3. People expect access to leaders.
Before the Internet leaders could somewhat insulate themselves from the common people. Indeed most of the “appurtances” of leadership were arranged to put some distance between the leader and the average Joe. To complain about your son who had been unfairly dismissed by a church in another district required typing a letter, several days in the mail, and who knows how long before the leader might get around to dictating a reply and sending it through several more days of “snail mail.” In an emergency one might use the telephone, but that may only turn into a pink slip message that could be deferred for days or even weeks. Leaders today at every level get emails “directly from the bottom” and they are expected to reply. True, some leaders and pastors simply refuse this access and if they are over 60 they will survive ‘til they can collect their Social Security.” But those who stonewall access are increasingly cut out of the process and gradually become pretend leaders who the real influence flows around.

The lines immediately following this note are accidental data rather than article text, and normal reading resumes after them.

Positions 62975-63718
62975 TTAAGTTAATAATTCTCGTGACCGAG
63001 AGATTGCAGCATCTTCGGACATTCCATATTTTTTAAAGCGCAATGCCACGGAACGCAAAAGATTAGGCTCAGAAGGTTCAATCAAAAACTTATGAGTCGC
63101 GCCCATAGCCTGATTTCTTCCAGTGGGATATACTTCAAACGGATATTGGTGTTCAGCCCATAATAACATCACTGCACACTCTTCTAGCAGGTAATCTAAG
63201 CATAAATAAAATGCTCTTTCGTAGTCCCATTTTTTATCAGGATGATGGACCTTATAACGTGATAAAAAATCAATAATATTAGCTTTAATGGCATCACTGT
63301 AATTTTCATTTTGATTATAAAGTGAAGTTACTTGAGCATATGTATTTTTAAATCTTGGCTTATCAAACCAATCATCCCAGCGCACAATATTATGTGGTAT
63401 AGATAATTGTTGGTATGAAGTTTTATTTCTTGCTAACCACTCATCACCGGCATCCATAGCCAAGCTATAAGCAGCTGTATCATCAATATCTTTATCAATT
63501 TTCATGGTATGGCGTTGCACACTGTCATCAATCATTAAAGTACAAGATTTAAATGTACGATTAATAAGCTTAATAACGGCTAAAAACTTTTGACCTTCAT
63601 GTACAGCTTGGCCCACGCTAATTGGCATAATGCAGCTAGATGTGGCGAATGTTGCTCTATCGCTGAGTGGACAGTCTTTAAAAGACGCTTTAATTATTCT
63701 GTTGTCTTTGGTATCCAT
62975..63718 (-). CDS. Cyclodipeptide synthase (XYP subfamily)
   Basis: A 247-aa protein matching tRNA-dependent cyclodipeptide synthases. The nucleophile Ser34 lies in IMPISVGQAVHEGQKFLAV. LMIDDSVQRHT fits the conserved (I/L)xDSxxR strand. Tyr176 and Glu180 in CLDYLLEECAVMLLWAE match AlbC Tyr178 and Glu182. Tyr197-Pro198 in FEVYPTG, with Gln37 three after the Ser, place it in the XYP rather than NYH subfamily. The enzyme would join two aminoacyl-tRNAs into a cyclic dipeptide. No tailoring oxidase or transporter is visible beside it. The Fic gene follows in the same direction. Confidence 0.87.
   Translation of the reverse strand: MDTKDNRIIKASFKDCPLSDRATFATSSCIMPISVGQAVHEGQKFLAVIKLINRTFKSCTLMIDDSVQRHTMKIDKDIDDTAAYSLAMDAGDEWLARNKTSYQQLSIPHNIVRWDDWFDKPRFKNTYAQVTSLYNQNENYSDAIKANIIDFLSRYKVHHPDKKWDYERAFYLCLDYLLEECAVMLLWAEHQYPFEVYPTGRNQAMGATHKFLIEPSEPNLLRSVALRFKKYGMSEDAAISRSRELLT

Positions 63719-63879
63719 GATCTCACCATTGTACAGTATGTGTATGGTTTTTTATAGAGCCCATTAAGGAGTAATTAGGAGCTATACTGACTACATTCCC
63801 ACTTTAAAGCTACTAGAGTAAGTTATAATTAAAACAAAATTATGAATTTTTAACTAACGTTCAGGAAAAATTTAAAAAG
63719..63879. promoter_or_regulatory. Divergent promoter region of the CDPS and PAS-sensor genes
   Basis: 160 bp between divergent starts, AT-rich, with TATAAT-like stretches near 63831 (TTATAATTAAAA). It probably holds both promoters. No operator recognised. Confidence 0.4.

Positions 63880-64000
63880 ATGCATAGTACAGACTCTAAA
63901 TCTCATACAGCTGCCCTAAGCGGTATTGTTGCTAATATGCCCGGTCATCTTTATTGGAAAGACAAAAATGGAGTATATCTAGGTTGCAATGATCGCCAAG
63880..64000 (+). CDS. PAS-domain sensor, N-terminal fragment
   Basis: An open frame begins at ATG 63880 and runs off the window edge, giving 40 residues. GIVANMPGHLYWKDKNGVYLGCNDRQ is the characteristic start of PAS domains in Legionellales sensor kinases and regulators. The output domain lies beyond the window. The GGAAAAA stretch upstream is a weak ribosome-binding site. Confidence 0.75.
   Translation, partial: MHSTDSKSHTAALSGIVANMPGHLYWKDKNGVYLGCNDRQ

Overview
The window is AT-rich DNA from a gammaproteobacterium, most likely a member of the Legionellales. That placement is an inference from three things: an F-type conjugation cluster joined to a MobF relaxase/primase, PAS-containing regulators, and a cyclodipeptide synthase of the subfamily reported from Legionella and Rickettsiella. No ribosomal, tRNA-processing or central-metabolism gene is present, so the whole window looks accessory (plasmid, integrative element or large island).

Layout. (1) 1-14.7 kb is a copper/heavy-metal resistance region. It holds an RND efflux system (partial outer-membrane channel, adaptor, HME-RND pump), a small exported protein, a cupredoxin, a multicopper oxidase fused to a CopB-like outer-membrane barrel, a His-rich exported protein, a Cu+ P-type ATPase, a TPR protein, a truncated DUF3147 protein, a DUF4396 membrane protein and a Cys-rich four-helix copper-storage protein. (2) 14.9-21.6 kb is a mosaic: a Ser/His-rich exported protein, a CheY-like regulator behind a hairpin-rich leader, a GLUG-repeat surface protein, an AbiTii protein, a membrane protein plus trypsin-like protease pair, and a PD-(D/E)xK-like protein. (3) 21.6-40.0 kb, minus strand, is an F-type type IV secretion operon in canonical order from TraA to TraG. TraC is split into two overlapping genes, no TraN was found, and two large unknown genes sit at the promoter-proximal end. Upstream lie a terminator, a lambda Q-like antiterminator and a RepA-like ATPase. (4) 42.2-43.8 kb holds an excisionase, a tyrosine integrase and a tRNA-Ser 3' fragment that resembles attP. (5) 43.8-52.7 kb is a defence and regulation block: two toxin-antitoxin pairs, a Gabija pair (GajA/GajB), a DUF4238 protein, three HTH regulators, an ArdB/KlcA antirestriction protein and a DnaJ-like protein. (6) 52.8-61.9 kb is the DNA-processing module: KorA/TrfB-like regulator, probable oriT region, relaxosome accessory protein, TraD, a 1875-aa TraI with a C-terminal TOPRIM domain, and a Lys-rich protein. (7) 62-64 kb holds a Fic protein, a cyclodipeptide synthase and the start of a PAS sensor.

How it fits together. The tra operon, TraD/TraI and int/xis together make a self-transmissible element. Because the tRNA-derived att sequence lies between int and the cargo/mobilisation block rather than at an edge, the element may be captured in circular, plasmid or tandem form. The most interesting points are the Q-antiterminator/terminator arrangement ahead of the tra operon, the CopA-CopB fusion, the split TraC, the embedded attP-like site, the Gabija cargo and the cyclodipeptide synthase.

Parents dissatisfied with the heat level in their daughter’s dorm room believe they have a right to send an email directly to the President of my University and they’ll do the same to a DS about the youth camp skit that “went too far.” And they expect a reply. This is a daily migraine for leaders and makes them want to toss their computer in the trash can and do away with their email address. We are not returning to more simple days. These leaders must (usually) respect the “chain of command” so they are obligated to forward the email to the proper person, but even then the parent (or member, or pastor or whomever) knows that the forwarded email will get better attention.
The Internet has “flattened” almost all organizations including the church. People have their U.S. Senator’s email address and they don’t expect their church leaders to keep their address private. Those who do simply get cut off from the flow of influence and eventually are dismissed as out of touch. Their life is nicer, but they do not wield much influence.
4. Human interchange has taken on a more savage flavor.